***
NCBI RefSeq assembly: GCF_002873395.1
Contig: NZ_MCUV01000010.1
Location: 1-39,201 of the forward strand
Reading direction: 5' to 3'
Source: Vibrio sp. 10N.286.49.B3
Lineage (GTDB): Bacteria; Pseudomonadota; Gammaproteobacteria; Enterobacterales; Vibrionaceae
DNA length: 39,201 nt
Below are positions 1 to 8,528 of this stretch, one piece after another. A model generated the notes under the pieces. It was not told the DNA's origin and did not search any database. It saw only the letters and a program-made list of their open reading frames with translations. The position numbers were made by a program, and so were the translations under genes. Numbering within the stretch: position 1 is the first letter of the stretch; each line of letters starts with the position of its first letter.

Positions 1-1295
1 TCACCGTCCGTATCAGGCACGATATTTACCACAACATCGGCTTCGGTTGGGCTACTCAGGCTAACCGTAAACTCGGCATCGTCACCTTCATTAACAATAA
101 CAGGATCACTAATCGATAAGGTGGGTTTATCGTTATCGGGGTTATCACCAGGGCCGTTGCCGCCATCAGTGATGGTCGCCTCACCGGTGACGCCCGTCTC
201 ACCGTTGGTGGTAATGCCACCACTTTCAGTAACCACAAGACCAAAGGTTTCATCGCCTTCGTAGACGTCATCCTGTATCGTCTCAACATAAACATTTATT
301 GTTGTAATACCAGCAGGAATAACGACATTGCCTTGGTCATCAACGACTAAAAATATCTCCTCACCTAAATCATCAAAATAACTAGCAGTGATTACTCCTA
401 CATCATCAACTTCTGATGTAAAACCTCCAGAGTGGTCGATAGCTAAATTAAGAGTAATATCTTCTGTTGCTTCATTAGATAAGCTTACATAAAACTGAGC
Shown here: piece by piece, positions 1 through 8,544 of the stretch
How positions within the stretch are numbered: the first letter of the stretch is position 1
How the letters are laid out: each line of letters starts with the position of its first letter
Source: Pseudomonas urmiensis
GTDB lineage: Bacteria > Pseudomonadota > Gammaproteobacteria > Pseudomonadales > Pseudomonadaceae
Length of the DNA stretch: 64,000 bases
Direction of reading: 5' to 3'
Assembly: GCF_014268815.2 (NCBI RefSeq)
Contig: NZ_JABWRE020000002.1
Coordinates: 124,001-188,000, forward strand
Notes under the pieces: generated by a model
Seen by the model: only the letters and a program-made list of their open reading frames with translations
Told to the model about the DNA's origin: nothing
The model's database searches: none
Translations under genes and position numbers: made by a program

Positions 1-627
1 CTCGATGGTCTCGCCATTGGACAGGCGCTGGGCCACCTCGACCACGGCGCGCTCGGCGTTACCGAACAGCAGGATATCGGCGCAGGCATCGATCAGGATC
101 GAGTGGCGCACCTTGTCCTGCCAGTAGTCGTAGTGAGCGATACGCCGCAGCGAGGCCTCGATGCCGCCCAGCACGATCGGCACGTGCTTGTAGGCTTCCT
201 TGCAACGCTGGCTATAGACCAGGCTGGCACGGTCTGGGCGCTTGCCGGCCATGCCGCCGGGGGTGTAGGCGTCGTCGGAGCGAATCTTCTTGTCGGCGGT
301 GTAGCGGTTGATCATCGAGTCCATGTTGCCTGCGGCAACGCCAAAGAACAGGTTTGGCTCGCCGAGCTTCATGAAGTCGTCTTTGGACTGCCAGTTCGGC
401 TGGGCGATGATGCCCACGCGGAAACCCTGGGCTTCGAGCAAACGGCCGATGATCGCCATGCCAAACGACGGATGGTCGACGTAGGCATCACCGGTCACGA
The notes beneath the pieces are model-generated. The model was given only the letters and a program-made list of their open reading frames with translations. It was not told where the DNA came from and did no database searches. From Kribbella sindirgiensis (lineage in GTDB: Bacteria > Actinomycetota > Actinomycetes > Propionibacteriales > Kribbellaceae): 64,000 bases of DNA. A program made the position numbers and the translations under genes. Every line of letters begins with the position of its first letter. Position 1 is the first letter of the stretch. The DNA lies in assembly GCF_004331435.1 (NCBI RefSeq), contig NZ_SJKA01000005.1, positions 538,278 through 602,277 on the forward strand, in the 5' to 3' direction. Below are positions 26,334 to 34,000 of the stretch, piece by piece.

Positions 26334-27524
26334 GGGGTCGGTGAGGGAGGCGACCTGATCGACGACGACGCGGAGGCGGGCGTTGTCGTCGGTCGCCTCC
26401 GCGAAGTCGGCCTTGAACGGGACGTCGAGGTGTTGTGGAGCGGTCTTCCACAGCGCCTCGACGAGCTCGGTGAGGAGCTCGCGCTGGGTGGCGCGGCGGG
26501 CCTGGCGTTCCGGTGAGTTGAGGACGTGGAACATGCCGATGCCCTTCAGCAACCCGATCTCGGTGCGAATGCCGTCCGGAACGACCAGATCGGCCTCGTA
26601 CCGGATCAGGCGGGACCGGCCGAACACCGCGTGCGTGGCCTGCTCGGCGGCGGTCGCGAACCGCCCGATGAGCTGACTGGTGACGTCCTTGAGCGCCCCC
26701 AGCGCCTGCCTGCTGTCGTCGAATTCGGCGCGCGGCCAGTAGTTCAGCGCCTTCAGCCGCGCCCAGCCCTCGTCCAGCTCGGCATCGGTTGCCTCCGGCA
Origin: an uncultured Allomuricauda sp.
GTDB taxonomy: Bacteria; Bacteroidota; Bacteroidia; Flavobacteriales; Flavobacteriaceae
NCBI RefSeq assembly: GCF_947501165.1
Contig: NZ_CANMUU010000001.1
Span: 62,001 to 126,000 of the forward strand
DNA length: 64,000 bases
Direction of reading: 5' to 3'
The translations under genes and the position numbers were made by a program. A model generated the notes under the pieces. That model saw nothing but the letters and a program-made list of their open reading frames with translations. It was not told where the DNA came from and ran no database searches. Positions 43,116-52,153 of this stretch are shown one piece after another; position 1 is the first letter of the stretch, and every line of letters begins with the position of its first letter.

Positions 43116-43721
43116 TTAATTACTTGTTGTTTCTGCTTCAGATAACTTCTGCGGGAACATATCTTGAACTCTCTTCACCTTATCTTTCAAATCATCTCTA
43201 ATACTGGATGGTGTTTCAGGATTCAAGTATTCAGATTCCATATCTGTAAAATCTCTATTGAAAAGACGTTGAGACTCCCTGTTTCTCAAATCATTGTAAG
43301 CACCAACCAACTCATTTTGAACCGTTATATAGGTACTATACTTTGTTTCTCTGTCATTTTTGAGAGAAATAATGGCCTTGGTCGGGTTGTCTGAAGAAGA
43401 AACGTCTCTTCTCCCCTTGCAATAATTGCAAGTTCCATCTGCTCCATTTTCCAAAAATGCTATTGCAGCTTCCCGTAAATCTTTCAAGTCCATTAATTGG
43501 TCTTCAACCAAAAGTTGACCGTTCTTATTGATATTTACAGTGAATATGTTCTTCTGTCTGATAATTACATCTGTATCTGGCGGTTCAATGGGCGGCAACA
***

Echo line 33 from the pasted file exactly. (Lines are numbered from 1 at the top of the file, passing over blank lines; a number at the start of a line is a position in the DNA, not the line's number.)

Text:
201 TGCAACGCTGGCTATAGACCAGGCTGGCACGGTCTGGGCGCTTGCCGGCCATGCCGCCGGGGGTGTAGGCGTCGTCGGAGCGAATCTTCTTGTCGGCGGT